The southernmost tip of the mainland is Wilson’s Promontory. It is an excellent place to visit to get in touch with nature. This is Victoria’s oldest national park where you can sunbathe on beaches, surf through waves or embark on a several-days hike. The park is only three hours east of Melbourne. At the end of the headland lies an old lighthouse where you can stay for the night if you book on time.

One of the country’s most challenging hikes is the Australian Alps Walking Track. The trail runs through Walhalla in Victoria to New South Wales and finally to Canberra. You cross three states and walk along some of the country’s highest peaks. It is a tough challenge to complete and the whole route can take up to 60 days. Doing this is only suitable for the most seasoned hiker. If you lack the experience necessary for finishing the whole trail, lower the bar and test a few shorter day-stages.

In the southwest lies Gippsland Lakes. This area is popular amongst anglers. Lake Entrance has long been a favourite resort among holidaymakers with a wide range of accommodation and eateries. Lake Entrance is located at the end of Ninety Mile Beach. The narrow beach strip barely separates the lake from the sea. If you are lucky you can see dolphins and whales from here. Further to the east is Croajingolong National Park. This remote park is magnificent, and nature feels untouched. The land extends all the way to the state border of New South Wales. At the foot of the Australian Alps lies the small town of Buchan, known for its cave system with impressive limestone formations formed over hundreds of millions of years. You can go on guided tours through the main caves, Fairy Cave and the Royal Cave.

Practical information

Planning and preparation

Decide what you want to do in the area. Next, select the season that works for the activities you intend to do. The ski season varies between the resorts. Generally, they are open from sometime in June, July to September, sometimes into October. The season is usually pretty short, but an Australian ski holiday is very popular. Accommodation is usually booked well in advance (hotelscombined.com/Place/Victoria.htm). The same goes for Wilson’s Promontory (hotelscombined.com/Place/Wilsons_Promontory.htm) were camping sites get booked up quickly.


There are trains from Melbourne to Gippsland Lakes. To several of the ski resorts there are bus tours departing from Melbourne. However, if you plan to travel around the area a lot, a car is to recommend (wotif.com/Car-Hire). Some roads around the mountains and at Gippsland Lakes require a four-wheel drive car. The roads tend to be ploughed, but you may need to put snow chains on the tires in winter. It is a requirement to have snow chains in the car and to attach them if necessary.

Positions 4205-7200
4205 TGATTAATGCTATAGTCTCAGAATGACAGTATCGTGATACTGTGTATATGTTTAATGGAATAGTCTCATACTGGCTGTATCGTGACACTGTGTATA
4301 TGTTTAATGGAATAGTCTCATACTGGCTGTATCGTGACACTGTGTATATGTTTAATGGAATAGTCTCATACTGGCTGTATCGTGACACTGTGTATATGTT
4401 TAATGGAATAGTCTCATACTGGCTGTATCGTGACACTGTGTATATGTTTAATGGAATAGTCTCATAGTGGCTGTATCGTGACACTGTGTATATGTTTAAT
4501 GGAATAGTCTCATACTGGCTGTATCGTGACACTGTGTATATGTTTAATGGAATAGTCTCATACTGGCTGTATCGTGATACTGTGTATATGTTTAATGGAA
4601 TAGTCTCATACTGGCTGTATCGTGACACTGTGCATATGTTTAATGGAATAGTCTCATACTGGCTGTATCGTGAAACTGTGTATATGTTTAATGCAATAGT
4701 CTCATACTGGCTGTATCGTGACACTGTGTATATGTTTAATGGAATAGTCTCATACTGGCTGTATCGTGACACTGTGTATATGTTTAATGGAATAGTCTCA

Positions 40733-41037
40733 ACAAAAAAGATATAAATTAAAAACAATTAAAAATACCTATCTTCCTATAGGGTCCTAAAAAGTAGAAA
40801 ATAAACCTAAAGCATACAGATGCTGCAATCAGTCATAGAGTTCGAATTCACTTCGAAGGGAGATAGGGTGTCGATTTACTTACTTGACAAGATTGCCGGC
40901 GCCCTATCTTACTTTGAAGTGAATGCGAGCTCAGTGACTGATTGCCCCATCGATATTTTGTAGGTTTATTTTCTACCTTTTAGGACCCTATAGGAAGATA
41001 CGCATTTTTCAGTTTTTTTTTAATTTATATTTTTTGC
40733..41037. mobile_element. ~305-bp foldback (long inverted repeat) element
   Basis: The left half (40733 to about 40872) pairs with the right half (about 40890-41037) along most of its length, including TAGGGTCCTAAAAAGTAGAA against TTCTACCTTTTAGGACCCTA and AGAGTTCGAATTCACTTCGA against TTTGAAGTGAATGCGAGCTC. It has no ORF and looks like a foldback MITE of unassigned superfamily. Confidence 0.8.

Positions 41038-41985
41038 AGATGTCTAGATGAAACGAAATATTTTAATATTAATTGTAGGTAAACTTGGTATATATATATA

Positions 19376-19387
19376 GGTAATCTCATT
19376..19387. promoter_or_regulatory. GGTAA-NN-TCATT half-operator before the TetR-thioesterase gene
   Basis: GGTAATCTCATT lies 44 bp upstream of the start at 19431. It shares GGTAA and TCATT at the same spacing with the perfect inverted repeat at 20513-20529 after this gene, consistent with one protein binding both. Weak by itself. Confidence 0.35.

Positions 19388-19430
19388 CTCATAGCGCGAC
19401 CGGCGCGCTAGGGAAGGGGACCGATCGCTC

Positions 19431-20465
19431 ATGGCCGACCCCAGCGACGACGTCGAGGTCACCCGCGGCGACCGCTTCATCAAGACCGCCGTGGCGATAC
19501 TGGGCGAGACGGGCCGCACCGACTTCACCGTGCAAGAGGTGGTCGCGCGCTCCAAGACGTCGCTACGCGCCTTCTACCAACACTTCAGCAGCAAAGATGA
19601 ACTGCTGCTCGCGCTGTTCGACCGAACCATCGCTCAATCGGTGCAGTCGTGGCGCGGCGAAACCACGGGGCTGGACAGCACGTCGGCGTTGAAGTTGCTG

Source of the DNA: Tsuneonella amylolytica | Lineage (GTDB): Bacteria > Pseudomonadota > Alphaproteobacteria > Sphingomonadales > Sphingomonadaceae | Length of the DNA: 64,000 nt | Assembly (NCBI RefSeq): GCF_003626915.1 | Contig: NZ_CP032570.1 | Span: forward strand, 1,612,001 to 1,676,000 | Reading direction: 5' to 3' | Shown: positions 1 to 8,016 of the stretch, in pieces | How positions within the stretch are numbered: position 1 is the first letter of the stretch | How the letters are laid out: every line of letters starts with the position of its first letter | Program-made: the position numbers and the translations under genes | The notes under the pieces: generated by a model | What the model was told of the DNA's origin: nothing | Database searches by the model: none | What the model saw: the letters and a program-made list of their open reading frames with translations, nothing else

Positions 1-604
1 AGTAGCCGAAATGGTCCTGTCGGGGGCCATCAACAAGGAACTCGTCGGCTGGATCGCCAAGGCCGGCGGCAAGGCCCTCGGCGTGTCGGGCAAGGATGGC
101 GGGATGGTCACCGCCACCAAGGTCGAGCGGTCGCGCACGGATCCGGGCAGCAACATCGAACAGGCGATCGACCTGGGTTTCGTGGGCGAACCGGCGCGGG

Eastern Victoria’s centre is dominated by mountains. The hilly terrain makes it a bit difficult to drive crisscross through the region. It is therefore easiest to choose which area you want to focus on before leaving Melbourne. The mountains, skiing and vineyards are easiest to reach from the northeast. While Wilson’s Promontory, Gippsland Lakes, Buchan Caves and Croajingolong National Park are reached from the southeast. Both the sights of the north and the south are easily reachable by the highway from Melbourne.

You can travel between the north and the south but in generally these roads are not very good. But if you have plenty of time, take the beautiful Great Alpine Road for this trip.
If you want to cover in as much as possible, you can start by going north. Drive towards Mansfield where you turn off towards Mount Din. Select activity by season. If it is winter and the snow is still there, test the pistes. During spring, summer and autumn, try mountain biking, running, trekking, horseback riding and much more. Then continue north towards the vineyards. Visit a couple of wine cellars to see what they have to offer. Walk around in the cosy Rutherglen and visit the antique stores.

Now it is time for the Great Alpine Road. Let the trip take at least three, four days so you have time to enjoy the surroundings. Start in Wangaratta and drive south. Make a stop at Milawa to buy some tasty cheese. Drive along Myrtleford and make a detour to Mount Buffalo National Park, a stunning beautiful national park with incredible views and hiking trails. Continue the drive to arrive at Bright, a town which during autumn is adorned with foliage in copper and gold (hotelscombined.com/Place/Bright.htm). Drive through Harrietville, Omeo, Swift’s Creek, Bruthen and Bairnsdale. Then arrive in Gippsland. Nearby is the holiday favourite Lakes Entrance where you can rest your head for a while (hotelscombined.com/Place/Lakes_Entrance.htm). Eat some good food and visit the beach. Next day you drive towards the limestone formations in Buchan Caves where you can go on a guided tour.  If you want to go further east, take the Princess Highway leading towards the state of New South Wales.